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Fossilised Long Legged Giant Penguin Identified as New Species

The fossilised remains of an unusual long-legged giant Penguin, first found by schoolchildren in New Zealand. Researchers said that they belonged to a previously unknown species. The fossils were recovered from the sandstone rock soon afterwards and donated to the Waikato Museum in 2017.

The group of schoolchildren who were taking part in an organised fossil hunting field trip in 2006 discovered the giant set of fossilised Penguin bones in Kawhia Harbour, in the Waikato region of New Zealand’s North Island.

The researchers analysed the bones, using 3D scanning, which enabled the research team, from Massey University in New Zealand and Bruce Museum in Connecticut. They tried to produce a 3D-printed replica of the skeleton and found the Penguin would have stood at around 1.4 metres tall.Dr Daniel Thomas, a senior lecturer in Zoology from Massey’s School of Natural and Computational Sciences, said the fossil is between 27.3 and 34.6 million years old and is from a time when much of the Waikato was underwater. The tallest species is in the emperor and stands at 1.2 metres.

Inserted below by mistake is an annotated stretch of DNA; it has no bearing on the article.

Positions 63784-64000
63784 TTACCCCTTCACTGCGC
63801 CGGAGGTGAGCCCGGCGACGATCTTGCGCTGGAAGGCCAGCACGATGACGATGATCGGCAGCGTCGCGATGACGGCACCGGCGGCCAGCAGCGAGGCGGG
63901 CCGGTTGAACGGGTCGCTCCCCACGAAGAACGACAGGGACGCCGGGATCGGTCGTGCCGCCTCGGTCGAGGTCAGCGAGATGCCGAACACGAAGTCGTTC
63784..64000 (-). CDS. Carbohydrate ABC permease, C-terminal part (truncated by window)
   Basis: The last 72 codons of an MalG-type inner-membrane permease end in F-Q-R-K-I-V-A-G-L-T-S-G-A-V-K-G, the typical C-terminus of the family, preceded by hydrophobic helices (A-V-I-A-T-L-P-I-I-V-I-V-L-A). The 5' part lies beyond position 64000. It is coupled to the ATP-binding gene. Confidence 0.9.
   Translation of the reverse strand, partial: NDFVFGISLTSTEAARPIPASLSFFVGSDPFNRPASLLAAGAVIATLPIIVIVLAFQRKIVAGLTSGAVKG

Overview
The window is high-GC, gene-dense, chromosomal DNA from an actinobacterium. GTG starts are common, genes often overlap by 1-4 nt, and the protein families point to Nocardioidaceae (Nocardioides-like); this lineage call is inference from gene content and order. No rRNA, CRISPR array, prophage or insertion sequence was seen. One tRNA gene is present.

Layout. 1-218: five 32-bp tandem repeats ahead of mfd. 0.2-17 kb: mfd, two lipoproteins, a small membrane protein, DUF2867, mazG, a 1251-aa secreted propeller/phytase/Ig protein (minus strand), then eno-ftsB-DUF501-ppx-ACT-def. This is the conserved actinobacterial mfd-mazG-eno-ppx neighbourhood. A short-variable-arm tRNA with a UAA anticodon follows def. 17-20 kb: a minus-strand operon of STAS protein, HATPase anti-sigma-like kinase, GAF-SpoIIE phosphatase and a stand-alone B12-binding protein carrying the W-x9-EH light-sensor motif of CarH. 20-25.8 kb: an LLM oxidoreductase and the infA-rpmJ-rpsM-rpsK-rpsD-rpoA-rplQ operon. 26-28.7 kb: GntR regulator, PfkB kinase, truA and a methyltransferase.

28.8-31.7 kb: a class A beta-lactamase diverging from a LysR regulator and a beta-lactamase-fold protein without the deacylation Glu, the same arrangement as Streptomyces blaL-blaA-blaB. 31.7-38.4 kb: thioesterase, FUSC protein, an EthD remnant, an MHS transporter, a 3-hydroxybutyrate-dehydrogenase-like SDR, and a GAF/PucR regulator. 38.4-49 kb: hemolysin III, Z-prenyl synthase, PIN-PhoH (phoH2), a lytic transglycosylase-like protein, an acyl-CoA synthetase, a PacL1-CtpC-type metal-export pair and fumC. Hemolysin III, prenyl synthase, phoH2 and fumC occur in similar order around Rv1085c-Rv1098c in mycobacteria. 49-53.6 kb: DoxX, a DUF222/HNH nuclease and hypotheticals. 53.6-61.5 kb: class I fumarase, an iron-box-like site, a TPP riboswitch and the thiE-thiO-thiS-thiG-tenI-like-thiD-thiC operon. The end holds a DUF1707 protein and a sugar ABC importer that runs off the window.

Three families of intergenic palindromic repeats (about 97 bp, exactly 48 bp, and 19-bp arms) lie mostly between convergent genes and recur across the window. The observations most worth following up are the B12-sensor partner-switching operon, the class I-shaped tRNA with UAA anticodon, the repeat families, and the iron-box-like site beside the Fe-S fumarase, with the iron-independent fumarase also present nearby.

Penguin have a fossil record reaching almost as far back as the age of the dinosaurs, and the most ancient of these have been discovered in New Zealand.Taly Matthews, a long-time member of the Hamilton Junior Naturalist Club, and who works for the Department of Conservation in Taranaki, said that finding any fossil is exciting when you think about the time passed while this animal remained hidden in the rock. Finding a giant Penguin fossil though is on another level. As more giant fossils are discovered we get to fill in more gaps in the story.

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